Monday, August 22, 2011

Inflation and Taxation

What creates inflation?  What drives that scary increase in the cost of goods which make your dollar's buying power decrease?  The investment adviser I asked said, "Labor cost. Wages."  So are labor rates in America rising?  Is the growing service sector of the economy unionized?  Are wages going to increase without organized demand?   Do we see inflation lighting up the horizon?  

U.S. manufacturing has moved overseas. Are we expecting the workers of Indo-China to take to the picket lines anytime soon?  Interest rates are at an all time low.  There is plenty of money to borrow should one want to invest in expansion here in the United States. So why are tax breaks needed for the highest income brackets of the population?  The balance sheets of corporate America already have cash and liquid assets a-plenty. How is allowing the rich to horde more money through less taxation going to help the country?   It certainly would seem that the redistribution of wealth through sorely needed public works programs (roads, rails and runways) that would derive funding from taxation levied on the abundantly reproducing investments of the ultra-weathy would make sense.  Why would any middle or working class American citizen be opposed to such a strategy?   

The U.S. emerged from WWII on the top of the economic heap.  Why?  Because the privatization of public money (tax money) for war-time manufacturing re-tooled American industry producing an abundance of jobs which were sustained through domestic consumption and export of post war product.  Why not apply the same method to a peace-time economy?  Dislodge the static holdings of the ultra-wealthy and put those dollars to work here in the United States, providing healthy environments through green construction, mass transportation and a universal health care system.  Why are Americans so afraid of sensible re-distribution of  wealth?  Rugged individualism?   (And where is the frontier that makes that story-book fantasy so appealing?  Afghanistan?  Iraq?)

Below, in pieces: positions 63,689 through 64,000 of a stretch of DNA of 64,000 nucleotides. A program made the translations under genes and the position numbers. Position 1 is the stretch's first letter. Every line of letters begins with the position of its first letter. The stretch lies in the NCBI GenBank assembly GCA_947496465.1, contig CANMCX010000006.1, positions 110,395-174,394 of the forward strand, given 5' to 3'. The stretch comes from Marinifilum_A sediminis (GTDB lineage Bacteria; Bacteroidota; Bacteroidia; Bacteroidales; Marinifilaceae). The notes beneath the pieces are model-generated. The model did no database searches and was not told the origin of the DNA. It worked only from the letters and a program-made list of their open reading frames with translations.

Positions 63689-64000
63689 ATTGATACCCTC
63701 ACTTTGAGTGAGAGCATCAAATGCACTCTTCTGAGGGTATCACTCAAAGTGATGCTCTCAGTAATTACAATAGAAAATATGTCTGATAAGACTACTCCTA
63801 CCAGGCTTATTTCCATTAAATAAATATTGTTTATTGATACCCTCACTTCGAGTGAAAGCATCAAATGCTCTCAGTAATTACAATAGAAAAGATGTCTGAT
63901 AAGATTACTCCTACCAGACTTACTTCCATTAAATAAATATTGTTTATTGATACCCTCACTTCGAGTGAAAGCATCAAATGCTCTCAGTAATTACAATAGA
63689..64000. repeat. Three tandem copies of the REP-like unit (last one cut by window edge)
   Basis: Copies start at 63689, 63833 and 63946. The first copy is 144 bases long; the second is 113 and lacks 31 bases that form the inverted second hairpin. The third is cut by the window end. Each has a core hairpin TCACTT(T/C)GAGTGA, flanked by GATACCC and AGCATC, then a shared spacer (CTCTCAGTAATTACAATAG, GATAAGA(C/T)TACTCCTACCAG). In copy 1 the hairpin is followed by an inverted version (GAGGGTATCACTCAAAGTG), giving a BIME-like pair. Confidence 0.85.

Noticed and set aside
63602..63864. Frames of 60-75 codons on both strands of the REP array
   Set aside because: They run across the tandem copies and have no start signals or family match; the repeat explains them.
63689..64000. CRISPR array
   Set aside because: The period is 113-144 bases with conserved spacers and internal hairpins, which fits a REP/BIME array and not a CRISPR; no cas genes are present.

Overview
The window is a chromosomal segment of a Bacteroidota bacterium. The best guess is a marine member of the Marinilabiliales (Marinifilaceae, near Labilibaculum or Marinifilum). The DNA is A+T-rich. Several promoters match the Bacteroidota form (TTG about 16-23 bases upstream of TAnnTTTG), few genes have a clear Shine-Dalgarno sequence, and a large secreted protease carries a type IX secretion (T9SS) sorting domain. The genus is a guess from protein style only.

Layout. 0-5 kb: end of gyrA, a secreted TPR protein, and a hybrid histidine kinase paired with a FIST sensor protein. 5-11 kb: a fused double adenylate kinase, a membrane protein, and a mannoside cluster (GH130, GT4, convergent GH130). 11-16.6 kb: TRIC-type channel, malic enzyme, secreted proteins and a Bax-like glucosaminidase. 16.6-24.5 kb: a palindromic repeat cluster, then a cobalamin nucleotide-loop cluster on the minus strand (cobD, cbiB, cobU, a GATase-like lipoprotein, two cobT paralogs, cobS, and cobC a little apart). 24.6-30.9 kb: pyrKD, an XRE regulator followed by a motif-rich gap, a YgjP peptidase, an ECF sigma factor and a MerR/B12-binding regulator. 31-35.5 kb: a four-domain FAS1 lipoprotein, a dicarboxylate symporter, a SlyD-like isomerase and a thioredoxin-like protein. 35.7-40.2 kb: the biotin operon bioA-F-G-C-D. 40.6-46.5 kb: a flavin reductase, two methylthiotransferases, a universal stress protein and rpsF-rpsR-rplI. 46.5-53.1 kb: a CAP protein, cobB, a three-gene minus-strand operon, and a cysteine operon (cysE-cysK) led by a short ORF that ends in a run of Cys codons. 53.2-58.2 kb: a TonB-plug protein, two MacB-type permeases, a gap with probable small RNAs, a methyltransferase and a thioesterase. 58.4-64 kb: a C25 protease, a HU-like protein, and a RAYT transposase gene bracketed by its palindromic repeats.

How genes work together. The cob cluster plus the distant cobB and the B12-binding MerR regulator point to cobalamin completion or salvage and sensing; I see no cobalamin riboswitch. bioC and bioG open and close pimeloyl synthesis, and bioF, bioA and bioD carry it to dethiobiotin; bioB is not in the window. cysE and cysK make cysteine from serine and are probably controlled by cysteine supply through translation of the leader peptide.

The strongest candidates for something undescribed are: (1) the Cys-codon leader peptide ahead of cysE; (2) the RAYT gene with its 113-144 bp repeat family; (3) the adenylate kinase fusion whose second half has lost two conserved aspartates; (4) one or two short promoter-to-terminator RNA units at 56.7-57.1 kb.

When an inanimate object (ie. a half million dollars of investment savings) makes more money than a healthy adult American WORKING FULL TIME, something is wrong with the system.  Sure its nice to be the fellow watching the money make money as you tan on the beach, but is it socially just? 

Money that begets money should be taxed at a higher rate then the money made through direct labor.   That would seem to be a rather simple equation to apply in these days of trillion dollar budgets and deficits.  So why the great debate in Washington?  How can such a small percentage of the population have such a loud voice in Congress?  And when was it a bad thing to throw a buck or two into the collection plate?  I think it got nasty when the rich set out on a public relations campaign entitled " Trickle down economics."  God forbid Teddy Roosevelt's idea of a gradated tax system be employed to derive a larger percentage of capital from those who can most afford to part with it.  Gee... that would be... well... UN-AMERICAN!   

No comments:

Post a Comment